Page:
Archive for the 'Applied Behavior Analysis' Category
There is so much about autism that we do not understand, that I suspect in the future autism education will be radically different from how it is today. For instance, I recently read an excerpt from a study published in the Journal of Abnormal Psychology. Researchers found preliminary indication that people with autism have a greater than normal capacity for processing information, even from rapid presentations of information.
Parents of autistic children have long suspected this; after all, becoming hyper-attached to a particular topic is considered a classic symptom of autism. What the research did unveil is that these skills could be particularly useful in the IT world which demands focus as a key to success. I think that specialty training courses for autistic individuals wanting to break into IT would be magnificent. It would certainly give more adults on the spectrum an opportunity to have careers and thus support themselves rather than being dependent on family and friends.
While every child is unique in the way they learn and adapt to their surroundings, the same is true for children with autism. When it comes to searching for treatments for autism, there is no single protocol, however, many children with autism respond well to highly monitored sessions of behavioral therapy known as Applied Behavioral Analysis.
An applied science of behavior, Applied Behavioral Analysis came into existence in the 1930s under the theorizing of B.F. Skinner. While many of the sectors of ABA have been applied as autism treatments to children worldwide, the one that has proven to be most widely popular is the positive reinforcement method. It’s really as simple as it sounds; it asks that parents or educators of autistic children use something of value to follow an instance of good or requested behavior. This method has proven to be successful when applied to a wide range of skills.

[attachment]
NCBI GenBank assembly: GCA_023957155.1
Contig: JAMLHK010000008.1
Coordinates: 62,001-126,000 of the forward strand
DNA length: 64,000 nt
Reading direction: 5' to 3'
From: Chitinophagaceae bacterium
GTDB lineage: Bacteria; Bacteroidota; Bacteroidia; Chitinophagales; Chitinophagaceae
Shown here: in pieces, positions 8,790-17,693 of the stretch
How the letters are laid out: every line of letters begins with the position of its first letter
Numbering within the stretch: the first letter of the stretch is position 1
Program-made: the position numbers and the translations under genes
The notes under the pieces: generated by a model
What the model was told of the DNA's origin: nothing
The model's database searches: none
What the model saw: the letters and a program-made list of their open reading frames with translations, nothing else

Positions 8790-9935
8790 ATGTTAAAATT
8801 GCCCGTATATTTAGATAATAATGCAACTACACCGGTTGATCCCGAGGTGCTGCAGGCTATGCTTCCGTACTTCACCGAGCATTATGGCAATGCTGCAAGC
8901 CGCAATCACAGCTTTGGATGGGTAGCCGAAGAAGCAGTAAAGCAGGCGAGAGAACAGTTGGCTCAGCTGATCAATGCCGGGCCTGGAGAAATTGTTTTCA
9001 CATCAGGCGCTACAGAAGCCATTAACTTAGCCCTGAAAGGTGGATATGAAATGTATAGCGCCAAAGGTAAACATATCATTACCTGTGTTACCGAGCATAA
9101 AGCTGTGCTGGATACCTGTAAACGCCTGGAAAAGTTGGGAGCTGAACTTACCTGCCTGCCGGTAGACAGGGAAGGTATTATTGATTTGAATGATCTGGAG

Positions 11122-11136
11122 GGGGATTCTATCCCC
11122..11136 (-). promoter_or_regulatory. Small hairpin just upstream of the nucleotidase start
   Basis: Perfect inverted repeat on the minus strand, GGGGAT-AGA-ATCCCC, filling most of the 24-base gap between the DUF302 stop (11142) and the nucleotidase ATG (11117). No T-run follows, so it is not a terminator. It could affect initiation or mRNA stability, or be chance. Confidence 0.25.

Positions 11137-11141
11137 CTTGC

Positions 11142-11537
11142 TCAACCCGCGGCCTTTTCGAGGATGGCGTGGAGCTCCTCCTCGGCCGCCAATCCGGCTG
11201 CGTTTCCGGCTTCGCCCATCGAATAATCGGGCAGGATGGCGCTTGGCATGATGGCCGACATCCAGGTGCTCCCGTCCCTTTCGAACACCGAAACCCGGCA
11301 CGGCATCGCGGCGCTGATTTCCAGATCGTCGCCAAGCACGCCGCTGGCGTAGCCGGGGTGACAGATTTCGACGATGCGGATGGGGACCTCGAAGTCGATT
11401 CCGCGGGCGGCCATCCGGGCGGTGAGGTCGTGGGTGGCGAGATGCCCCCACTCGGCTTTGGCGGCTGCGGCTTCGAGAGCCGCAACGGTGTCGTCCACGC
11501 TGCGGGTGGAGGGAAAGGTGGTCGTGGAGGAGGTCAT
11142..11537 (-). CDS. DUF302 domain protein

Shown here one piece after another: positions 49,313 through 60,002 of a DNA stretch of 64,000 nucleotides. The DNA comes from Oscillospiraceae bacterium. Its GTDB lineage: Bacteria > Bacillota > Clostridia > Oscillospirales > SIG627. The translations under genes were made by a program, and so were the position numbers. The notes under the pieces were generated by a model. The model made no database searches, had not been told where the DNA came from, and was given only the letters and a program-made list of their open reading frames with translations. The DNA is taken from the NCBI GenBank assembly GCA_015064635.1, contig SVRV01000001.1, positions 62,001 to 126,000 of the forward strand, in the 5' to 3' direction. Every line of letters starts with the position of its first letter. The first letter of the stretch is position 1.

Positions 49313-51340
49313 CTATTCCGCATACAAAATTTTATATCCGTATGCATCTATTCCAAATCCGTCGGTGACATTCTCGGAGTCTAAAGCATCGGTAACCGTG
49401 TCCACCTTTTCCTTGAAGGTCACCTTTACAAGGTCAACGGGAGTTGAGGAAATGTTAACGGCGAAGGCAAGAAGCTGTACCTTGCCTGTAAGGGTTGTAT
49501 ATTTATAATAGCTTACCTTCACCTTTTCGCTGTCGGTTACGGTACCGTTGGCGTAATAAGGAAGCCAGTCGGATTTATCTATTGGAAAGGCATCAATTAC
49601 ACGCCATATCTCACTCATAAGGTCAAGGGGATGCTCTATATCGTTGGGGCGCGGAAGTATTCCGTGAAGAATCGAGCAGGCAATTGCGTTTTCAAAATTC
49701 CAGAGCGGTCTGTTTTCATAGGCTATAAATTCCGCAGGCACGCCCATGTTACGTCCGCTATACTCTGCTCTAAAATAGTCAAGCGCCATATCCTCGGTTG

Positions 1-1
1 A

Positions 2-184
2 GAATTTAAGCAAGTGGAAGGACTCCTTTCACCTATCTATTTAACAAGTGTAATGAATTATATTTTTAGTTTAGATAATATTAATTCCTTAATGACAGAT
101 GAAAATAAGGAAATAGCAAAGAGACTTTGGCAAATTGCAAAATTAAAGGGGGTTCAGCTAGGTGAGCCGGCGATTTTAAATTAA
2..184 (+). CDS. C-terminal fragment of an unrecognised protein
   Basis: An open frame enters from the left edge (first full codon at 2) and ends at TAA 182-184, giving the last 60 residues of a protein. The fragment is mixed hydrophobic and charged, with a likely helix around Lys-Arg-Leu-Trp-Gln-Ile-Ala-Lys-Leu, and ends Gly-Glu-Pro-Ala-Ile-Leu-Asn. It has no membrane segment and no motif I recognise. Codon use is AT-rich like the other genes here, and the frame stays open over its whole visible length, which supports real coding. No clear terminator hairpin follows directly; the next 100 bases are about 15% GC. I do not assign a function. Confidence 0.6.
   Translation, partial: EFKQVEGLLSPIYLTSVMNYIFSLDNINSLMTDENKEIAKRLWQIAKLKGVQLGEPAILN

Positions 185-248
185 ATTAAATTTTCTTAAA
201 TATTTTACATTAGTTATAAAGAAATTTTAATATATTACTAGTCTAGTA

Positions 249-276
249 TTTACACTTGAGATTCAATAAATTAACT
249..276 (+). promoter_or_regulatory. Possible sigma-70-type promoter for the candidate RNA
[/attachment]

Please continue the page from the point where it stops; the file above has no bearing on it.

When your child is diagnosed with autism, don’t fret. It’s normal that you may not know what to do or where to turn to find help and answers. You may have questions like: Will my child need to see a specialist? Are there any medications available to help? What may have caused this condition?
One of the first things you should do to help your autistic child is to sign them up for Applied Behavior Analysis, which is a common form of autism therapy. This will allow doctors to study your child’s social, motor and verbal behaviors as well as reasoning skills. While children without autism learn these skills and behaviors naturally through their own environment, children with autism need guidance in learning them. Once you are familiar with the ABA method, you can practice it at home with your child.
Applied behavior analysis (ABA) is the science of applying experimentally derived principles of behavior to improve socially significant behavior. ABA takes what we know about behavior and uses it to bring about positive change (Applied). Behaviors are defined in observable and measurable terms in order to assess change over time (Behavior). The behavior is analyzed within the environment to determine what factors are influencing the behavior (Analysis). Applied behavior is the third of the four domains of behavior analysis, the other three being, behaviorism, experimental analysis of behavior, , and professional practice of behavior analysis. Applied behavior analysis contributes to a full range of areas including: AIDS prevention, conservation of natural resources, education, gerontology, health and exercise, industrial safety, language acquisition,littering, medical procedures, parenting, seatbelt use,sports, and zoo management and care of animals. ABA-based interventions have gained recent popularity in the last 20 years related to teaching students with autism spectrum disorders. Learn how chelation therapy and a rigorous behavioral regimen can augment treatment for autism.